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The Proper Use of Standardized Tests

It's hard to have a rational discussion about standardized tests because of the emotions surrounding the issue. But with Congress on the verge of revising No Child Left Behind, I'd like to present another side of the story ("Leaving Standardized Testing Behind," Time, Feb. 5).  

The basic question: Why is standardized testing necessary at all?  Why can't teachers determine how well they've taught just by the tests they themselves design?  The answer is that they can.  But when $79 billion is spent annually on K-12, taxpayers demand more details.  That's where the issue of standardized testing becomes highly contentious ("In Defense of Annual School Testing," The New York Times, Feb. 6).

Unlike a typical classroom test, a standardized test is administered, scored, and interpreted in a predetermined manner. (I'll confine my remarks to standardized achievement tests.)  It's the interpretation part that is poorly understood by non-educators.  A test is only as useful as the valid inferences drawn.  The standardized tests in the news compare scores of students with those posted by the norm group - a previous national sample of students of the same age or grade level (Classroom Assessment, Allyn and Bacon, 2002).  Why? The answer is that stakeholders invariably demand to know how "others" did on the same test.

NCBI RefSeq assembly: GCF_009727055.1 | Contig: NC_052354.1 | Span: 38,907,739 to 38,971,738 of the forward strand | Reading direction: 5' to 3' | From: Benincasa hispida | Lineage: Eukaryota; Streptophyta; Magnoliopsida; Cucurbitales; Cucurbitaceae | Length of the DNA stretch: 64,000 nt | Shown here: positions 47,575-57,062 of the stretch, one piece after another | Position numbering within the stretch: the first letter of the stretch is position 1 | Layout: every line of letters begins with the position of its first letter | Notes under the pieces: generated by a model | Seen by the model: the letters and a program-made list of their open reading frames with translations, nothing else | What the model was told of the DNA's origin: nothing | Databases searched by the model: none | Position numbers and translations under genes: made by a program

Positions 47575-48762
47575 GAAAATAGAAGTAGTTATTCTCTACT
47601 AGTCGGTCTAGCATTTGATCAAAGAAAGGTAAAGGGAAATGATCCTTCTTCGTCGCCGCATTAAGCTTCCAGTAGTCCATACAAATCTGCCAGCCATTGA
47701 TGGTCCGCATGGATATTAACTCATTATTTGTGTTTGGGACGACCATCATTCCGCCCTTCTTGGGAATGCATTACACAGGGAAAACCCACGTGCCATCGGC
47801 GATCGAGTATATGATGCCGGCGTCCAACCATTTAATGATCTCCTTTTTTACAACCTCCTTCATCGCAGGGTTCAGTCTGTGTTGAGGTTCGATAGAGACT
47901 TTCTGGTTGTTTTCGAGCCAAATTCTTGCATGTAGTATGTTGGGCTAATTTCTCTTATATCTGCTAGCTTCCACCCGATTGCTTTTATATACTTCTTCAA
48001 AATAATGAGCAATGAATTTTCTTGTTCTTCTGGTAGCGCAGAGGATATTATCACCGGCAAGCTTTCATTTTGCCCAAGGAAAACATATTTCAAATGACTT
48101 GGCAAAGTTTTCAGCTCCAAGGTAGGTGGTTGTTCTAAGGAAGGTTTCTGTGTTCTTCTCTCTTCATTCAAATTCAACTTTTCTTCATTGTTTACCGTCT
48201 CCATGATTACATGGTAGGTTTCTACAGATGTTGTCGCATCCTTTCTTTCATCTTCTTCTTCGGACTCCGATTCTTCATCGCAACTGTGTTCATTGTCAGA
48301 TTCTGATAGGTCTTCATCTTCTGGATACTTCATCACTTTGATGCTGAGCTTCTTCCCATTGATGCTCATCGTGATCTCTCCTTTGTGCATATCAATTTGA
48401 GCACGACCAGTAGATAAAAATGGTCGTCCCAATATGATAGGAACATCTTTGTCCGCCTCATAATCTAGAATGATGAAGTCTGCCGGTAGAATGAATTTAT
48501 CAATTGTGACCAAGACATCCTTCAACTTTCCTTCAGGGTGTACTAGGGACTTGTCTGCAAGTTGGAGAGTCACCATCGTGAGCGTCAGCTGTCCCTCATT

Making these comparisons can indeed provide invaluable information  because they point up both strengths and weaknesses of students' learning and teachers' instruction. The trouble is that the results are not being used for that purpose alone.  They're being used for punitive purposes. It's this misuse - the high-stakes - that has most of the nation in an uproar ("The Test," The New York Times, Feb. 4).

Finland, which is known for the quality of its schools, uses standardized tests strictly for diagnostic purposes, and never makes the results public, as I explained in a letter to the editor ("For a model on student testing, look to Finland," Los Angeles Times, Feb. 7).  As a result, teachers and students benefit because there is none of the intense anxiety that characterizes standardized testing here.

I wish the U.S. would follow Finland's lead in this case. From a pedagological point of view, it makes total sense.  But I doubt this will ever happen.  There is too much money on the line to abolish the present punitive strategy.

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